Derrick Architecture

Though this house could be considered French diverse, an attempt was made to imply a château by the usage of pinnacles and stone detailing. A belt line and broken eave additionally communicate a château impression. Notice the brick veneer, which can be located on a lot of examples during the design’s history.

Distinctive Dwellings – Thayne Hillrichs

This lively composition definitely takes its inspiration from château style. The symmetrical facade combines many components normally found in much more complicated houses.

Fusch Architects, Inc..

This formal example has a symmetrical central altitude flanked by minor extensions to the left, and generous but lower elevations to the right. Small but detailed dormers remaining in the primary roof, while bigger dormers split the eave line on the right side. Another bigger and highly detailed dormer and two little vent dormers cap the roof over the porte cochere.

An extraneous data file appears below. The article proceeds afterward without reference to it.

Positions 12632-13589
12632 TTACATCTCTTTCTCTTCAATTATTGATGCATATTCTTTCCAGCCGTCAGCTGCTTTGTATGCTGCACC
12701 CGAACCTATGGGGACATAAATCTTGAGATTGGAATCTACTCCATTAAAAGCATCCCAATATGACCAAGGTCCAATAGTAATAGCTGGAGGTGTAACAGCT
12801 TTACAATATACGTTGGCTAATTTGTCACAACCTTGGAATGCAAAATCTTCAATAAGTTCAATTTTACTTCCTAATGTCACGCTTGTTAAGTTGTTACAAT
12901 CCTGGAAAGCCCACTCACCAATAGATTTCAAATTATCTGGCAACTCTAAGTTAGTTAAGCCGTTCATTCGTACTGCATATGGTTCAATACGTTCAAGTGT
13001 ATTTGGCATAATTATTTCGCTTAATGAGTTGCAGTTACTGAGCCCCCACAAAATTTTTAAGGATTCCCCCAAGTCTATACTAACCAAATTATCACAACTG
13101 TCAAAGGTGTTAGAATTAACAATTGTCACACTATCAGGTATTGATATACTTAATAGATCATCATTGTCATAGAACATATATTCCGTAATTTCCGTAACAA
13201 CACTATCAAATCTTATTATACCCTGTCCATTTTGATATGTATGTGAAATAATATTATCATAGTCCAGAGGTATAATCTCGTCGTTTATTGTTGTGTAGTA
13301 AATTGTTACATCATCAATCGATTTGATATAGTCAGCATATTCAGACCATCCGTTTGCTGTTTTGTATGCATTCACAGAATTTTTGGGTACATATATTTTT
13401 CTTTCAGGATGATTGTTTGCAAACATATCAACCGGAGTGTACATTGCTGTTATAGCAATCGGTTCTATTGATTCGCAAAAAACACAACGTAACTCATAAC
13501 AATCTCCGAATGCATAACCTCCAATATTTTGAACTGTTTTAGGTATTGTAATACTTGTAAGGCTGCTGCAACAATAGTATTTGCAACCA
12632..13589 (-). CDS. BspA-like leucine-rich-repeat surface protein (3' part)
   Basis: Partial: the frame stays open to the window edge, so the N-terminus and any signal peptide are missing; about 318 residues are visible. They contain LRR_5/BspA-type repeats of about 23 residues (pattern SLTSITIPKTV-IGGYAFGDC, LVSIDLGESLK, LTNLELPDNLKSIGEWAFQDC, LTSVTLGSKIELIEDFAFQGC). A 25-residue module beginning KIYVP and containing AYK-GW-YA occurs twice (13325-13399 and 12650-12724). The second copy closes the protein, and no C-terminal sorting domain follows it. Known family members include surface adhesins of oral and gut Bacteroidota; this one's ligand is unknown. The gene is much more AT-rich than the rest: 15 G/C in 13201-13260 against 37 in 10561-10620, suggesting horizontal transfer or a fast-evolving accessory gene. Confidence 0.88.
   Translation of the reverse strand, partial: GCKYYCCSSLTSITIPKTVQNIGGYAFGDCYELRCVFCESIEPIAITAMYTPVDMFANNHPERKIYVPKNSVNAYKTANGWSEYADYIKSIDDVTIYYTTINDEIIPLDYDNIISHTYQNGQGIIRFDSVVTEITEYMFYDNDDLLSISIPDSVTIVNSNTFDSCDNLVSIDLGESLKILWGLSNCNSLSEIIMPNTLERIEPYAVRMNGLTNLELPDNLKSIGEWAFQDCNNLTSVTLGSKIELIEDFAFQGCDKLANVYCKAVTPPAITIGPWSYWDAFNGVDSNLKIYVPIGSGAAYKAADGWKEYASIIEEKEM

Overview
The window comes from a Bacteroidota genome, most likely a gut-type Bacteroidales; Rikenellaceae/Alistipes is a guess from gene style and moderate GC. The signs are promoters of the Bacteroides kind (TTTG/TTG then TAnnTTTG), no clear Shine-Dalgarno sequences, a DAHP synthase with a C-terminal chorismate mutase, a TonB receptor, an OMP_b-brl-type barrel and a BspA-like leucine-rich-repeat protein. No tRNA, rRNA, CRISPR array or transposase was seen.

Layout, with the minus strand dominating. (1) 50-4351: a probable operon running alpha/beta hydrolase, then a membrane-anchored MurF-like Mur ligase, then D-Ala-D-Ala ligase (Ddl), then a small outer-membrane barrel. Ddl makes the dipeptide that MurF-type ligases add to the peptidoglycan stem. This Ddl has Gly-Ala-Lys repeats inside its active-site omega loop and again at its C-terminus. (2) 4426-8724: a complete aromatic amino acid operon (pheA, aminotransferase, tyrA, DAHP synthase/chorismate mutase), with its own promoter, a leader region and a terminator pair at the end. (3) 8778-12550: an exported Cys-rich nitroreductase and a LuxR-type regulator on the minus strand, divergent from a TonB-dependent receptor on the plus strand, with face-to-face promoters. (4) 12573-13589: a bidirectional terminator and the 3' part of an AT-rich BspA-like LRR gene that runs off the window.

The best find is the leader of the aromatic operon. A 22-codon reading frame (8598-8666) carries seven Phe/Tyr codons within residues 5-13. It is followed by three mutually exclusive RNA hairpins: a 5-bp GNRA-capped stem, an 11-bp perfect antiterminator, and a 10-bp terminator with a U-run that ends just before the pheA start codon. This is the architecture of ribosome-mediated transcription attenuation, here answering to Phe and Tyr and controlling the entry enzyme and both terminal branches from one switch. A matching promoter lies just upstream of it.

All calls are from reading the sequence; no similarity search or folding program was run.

Hollingsworth Design

Notice how this kind achieves the perpendicular expression significant to the design. Pinnacles, comprehensive port dormers, quoins, a belt line, window tracery and a wrought iron railing lead gently, in moderate quantities, to cleverly provide the château identity.

Eskuche Design

Notice the symmetrical and asymmetrical composition of the handsome home. The main body of the house is balanced exactly, however the porte cochere and abandoned appendage still complement the design. Notice that the elevation. Asymmetrical large and tiny windows rhyme with the other components.

Eskuche Design

To appreciate the flexibility of châteauesque architecture, analyze this back elevation of the exact same home. Generously proportioned windows open up to the personal outdoor spaces. This indoor-outdoor effect is not easily achieved in most conventional styles.

Fusch Architects, Inc..

At first glance this classically detailed facade appears symmetrical. On closer inspection, however, you are going to see more complex appendages along with a narrow interruption to the left of the entrance, adding to the pleasure of its design. Also notice the way the roof over the entrance is more steeply pitched.

Platinum Series by Mark Molthan